John Lydon says he is in “financial ruin” after losing court case against fellow Sex Pistols

John Lydon of the Sex Pistols has opened up about his financial struggles, which he said have worsened after losing a legal battle against his former bandmates last month.

Lydon was sued after refusing to license the group’s music for inclusion in Danny Boyle’s upcoming biopic series, Pistol, with guitarist Steve Jones and drummer Paul Cook legally challenging his veto.

According to Jones and Cook’s lawyer, Edmund Cullen, the band agreed in 1998 that all decisions about licensing requests could be determined on a “majority rules” basis. This was upheld in High Court ruling on August 23.

Now, in an interview with The Telegraph, Lydon has slammed his former bandmates as “evil” and said he is “seriously in a state of financial ruin” following the court case.

“I’ve got no more savings, no more loans, no pensions. I’ve got nothing… I’m fucked, and I’m scuppered in so many different ways,” Lydon said.

“This entire juggernaut of confusion has cost me millions,” Lydon said of the court case. “Such a hideous, nasty onslaught; I never expected Steve, Paul, and Glen [Matlock, original Sex Pistols bassist] to be that evil. And we never even sat down and had a conversation about it.”

Lydon also suggested that he was outmatched from the beginning given that Pistol is set to premiere on Walt Disney Company subsidiary FX. “This became Walt Disney money versus me. Who do you think’s gonna win?” he said. “The Sex Pistols have become the property of Mickey fucking Mouse.”

Lydon went on to say in the interview that he worries his financial situation will impact the health treatment of his wife Nora, who suffers from Alzheimer’s disease and for whom Lydon is effectively a full-time carer for, “seeing as they’ve stolen all my money”.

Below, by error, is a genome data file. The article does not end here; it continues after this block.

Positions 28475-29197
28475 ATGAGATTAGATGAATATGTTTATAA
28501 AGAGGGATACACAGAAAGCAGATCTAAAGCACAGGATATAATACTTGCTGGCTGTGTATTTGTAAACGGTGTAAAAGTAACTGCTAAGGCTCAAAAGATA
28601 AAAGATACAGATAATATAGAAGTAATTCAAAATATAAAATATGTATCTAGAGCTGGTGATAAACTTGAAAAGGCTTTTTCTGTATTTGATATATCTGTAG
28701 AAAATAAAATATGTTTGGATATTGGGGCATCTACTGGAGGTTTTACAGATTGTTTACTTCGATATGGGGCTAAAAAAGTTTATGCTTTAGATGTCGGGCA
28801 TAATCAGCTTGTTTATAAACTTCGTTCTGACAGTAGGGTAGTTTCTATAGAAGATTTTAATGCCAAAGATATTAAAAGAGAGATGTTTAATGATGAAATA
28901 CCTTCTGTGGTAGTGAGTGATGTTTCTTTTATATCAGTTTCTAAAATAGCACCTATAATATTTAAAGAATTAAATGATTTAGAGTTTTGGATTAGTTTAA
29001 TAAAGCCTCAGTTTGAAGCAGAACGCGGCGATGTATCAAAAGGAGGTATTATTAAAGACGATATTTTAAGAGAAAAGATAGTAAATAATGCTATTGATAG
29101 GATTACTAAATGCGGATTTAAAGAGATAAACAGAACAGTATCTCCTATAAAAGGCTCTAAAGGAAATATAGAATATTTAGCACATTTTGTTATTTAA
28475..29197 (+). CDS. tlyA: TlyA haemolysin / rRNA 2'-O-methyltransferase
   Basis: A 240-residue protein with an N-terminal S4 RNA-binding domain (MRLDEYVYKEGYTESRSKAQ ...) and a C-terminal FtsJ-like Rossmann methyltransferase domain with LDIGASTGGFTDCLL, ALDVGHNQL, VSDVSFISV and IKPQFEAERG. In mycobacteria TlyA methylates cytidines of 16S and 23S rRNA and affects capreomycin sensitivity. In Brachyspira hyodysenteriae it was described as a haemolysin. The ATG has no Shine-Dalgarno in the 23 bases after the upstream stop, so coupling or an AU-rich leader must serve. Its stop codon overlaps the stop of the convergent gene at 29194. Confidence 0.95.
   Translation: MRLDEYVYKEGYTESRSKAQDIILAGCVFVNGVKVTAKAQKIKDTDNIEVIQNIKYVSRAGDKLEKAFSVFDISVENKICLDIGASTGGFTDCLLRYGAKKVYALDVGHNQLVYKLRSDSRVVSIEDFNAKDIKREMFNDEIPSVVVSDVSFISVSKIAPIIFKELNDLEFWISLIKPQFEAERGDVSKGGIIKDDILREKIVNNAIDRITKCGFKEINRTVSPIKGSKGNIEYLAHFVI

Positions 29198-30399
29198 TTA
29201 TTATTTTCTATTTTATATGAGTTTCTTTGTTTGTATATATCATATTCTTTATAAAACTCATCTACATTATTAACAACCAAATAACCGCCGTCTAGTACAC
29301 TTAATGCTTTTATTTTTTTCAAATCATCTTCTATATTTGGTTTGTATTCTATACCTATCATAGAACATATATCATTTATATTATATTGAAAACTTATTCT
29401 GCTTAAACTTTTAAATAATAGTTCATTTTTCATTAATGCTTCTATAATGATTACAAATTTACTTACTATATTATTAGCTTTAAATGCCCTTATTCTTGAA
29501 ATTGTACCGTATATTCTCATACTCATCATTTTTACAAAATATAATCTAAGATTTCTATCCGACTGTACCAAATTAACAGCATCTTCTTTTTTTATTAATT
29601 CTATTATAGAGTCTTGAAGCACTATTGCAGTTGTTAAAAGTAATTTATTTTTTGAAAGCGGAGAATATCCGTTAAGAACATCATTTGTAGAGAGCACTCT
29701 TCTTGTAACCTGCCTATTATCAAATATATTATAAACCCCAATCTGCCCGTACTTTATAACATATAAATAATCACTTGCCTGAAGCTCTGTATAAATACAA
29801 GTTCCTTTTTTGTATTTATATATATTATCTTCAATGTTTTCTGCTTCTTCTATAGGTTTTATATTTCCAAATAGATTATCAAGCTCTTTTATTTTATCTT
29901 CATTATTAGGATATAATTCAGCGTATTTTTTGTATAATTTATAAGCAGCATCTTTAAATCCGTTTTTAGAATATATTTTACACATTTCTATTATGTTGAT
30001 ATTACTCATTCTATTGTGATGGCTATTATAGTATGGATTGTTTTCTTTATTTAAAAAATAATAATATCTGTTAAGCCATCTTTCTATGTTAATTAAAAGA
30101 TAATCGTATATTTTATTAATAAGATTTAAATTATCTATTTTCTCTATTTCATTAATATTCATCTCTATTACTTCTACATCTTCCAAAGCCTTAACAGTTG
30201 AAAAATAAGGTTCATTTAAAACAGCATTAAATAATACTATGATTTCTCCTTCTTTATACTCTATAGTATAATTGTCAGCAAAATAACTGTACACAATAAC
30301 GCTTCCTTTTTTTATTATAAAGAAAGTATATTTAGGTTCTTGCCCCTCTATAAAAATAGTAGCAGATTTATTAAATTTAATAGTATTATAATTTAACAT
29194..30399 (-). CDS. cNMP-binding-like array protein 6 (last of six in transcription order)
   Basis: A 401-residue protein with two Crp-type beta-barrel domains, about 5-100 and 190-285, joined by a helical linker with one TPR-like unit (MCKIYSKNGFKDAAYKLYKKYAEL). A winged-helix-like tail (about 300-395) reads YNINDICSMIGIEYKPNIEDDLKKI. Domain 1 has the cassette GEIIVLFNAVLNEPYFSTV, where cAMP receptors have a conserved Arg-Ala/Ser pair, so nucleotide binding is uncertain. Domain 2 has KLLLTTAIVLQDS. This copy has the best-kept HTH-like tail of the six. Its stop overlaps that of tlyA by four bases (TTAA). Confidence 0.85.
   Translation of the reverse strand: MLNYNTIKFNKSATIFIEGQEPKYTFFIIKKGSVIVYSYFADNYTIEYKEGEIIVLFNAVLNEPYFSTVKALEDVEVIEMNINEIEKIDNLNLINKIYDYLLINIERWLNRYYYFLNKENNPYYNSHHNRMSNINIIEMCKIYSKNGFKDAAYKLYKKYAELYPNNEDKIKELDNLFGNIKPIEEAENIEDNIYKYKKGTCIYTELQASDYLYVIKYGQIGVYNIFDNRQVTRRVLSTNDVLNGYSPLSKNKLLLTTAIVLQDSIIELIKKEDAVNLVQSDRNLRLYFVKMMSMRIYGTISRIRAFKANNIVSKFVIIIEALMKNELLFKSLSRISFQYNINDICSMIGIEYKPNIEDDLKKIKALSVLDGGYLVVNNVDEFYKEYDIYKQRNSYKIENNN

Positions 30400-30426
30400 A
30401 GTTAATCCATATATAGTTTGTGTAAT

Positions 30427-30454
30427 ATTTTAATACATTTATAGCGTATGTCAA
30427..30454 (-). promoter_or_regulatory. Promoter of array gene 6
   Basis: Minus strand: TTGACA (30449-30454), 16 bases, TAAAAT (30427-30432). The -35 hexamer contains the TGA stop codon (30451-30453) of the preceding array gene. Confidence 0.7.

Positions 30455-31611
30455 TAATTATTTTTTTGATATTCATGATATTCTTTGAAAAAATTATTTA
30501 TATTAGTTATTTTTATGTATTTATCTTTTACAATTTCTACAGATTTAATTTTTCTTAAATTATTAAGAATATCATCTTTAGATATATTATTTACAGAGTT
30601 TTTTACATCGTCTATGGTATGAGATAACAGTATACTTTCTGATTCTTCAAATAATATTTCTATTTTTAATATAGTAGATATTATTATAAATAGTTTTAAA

“It’s a very serious problem,” Lydon said. “I’m gonna have to work really hard to gain anything like a fundamentally stable environment to take care of my loved ones. This is what they’ve done to me. Thanks, boys!”

Following the verdict last month, Lydon issued a lengthy statement claiming that he didn’t know about the proposed use of Sex Pistols music in the new series until “just a few hours” before it was announced, and he had no idea how the band would be portrayed in it.

Jones and Cook issued a response that disputed Lydon’s claims, saying he was “informed of the Pistol TV series, offered meetings with the director and to be involved in the show months before principal photography began”.

“He refused these offers and we were saddened he would not engage and at least have a conversation with the director Danny Boyle and co-showrunner Craig Pearce,” they added.

“John Lydon sold his rights to control the use of these songs in the 1990s in return for money. The majority rule agreement existed as a result – so no outside party could dictate the use of the band’s music.

“And to have a mechanism in place if one member was unfairly blocking the decision making process – which is what happened in this instance.”